33 of 36 people found the following review helpful
4.0 out of 5 stars There is a God, but which God
There has been much said about the authorship of this book. Some have attempted to undermine the book by claiming that it was all or mostly written by Varghese, with Flew in a confused state of mind. Flew himself denied this. It also becomes clear in the style of writing as an essay from Varghese is included in the Appendix. It is the inclusion of this poorly thought out...
Published on 28 May 2010 by S. Meadows
33 of 34 people found the following review helpful
3.0 out of 5 stars One Flew over to the other side... almost.
While the designation of Flew as `the world's most notorious atheist' might be talking him up somewhat, the book charts the eminent philosopher's journey from arguing for atheism to a deistic position. It discusses his previous arguments for atheism and the rebuttals his oponents made, and moves on to the contemporary arguments that persuaded him to change his mind, and...
Published on 27 Mar 2011 by A Borrowed Flame
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33 of 34 people found the following review helpful
3.0 out of 5 stars One Flew over to the other side... almost.,
This review is from: There is a God: How the World's Most Notorious Atheist Changed His Mind (Paperback)While the designation of Flew as `the world's most notorious atheist' might be talking him up somewhat, the book charts the eminent philosopher's journey from arguing for atheism to a deistic position. It discusses his previous arguments for atheism and the rebuttals his oponents made, and moves on to the contemporary arguments that persuaded him to change his mind, and the ones the didn't.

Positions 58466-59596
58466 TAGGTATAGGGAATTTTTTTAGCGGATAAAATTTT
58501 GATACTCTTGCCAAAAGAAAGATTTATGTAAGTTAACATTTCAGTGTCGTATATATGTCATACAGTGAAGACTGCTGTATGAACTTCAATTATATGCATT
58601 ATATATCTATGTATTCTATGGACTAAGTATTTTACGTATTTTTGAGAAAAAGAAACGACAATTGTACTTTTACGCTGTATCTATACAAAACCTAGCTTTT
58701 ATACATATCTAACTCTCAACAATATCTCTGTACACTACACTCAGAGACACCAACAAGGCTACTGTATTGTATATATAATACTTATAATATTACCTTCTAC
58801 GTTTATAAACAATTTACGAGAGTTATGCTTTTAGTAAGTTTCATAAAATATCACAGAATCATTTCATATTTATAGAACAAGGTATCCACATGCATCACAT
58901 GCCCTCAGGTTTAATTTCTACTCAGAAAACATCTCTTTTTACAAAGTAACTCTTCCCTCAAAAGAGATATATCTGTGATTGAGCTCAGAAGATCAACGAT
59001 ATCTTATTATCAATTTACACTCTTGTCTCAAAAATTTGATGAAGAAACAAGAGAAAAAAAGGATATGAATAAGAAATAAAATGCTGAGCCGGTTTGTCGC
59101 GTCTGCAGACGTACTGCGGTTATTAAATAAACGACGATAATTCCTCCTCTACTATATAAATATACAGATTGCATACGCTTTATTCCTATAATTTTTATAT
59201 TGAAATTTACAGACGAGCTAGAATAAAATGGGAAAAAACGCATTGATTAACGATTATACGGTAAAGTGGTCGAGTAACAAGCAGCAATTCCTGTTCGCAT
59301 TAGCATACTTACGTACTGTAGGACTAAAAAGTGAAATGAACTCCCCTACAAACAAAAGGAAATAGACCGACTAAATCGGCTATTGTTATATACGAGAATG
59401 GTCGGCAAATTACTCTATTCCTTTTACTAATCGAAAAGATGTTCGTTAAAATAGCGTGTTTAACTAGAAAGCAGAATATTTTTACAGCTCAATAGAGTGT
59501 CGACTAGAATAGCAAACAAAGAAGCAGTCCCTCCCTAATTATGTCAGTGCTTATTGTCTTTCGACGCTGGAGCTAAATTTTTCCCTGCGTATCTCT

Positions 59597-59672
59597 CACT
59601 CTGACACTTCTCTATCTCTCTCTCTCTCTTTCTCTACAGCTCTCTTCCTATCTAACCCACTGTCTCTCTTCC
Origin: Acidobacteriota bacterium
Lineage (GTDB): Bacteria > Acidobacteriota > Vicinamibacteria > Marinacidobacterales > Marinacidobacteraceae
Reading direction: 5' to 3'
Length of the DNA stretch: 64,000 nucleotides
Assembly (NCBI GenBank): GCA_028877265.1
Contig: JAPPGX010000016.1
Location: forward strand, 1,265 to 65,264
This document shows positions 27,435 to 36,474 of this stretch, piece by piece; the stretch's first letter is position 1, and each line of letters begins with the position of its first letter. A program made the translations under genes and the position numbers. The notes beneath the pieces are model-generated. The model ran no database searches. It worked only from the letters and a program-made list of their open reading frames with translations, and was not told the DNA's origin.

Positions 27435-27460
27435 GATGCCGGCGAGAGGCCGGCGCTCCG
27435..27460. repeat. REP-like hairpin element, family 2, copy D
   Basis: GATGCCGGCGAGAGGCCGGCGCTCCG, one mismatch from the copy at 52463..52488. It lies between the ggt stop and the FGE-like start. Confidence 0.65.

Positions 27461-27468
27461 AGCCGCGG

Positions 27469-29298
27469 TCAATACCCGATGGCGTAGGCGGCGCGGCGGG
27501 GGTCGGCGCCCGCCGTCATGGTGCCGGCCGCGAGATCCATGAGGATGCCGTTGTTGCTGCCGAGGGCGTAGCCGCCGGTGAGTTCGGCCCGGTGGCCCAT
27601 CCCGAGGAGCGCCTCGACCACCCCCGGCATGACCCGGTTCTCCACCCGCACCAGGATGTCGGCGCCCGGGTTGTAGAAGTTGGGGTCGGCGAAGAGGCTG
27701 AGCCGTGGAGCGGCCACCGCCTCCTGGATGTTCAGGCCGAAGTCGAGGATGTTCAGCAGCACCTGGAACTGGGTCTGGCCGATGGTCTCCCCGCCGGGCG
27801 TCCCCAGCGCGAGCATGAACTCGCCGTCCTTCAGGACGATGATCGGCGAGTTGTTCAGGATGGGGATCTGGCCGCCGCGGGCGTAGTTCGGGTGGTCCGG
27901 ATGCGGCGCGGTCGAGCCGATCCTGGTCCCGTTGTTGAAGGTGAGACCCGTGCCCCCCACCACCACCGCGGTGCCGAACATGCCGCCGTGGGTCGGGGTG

It's important to note that there has been some controversy with this book. While Flew had already made his change of mind public several years earlier, some felt that Varghese had taken advantage of an old man in mental decline (most notably Mark Oppenheimer's piece in the New York Times). The criticisms have been roundly debunked by a number of people who knew Flew, and indeed, Flew himself offered this clarification:
"I have rebutted these criticisms in the following statement: "My name is on the book and it represents exactly my opinions. I would not have a book issued in my name that I do not 100 per cent agree with. I needed someone to do the actual writing because I'm 84 and that was Roy Varghese's role. The idea that someone manipulated me because I'm old is exactly wrong. I may be old but it is hard to manipulate me. That is my book and it represents my thinking.""
While I don't feel the need to defend the legitimacy of the book against the ad hominem attacks, I was keenly aware of these accusations while reading the book. I noticed a distinct difference between the main text of the book and the appendix attributed specifically to Varghese, and for these reasons, I will continue with the view that the positions put forward are the thoughts of Flew unless specifically stated otherwise.
The first part of the book deals with Flew's career and previous positions and arguments, and I found it very interesting, as well as his appraisal of the debates he has had. One of the things that really struck me about Flew is that he is much more generous and willing to engage and interact with those he disagrees with than might be said about the so called `new atheists'. Indeed it would seem that his former allies in unbelief are even unwilling to give Flew anything beyond scorn. Most of the time he does not go into the arguments in any real detail, often summarising his response in one or two sentences.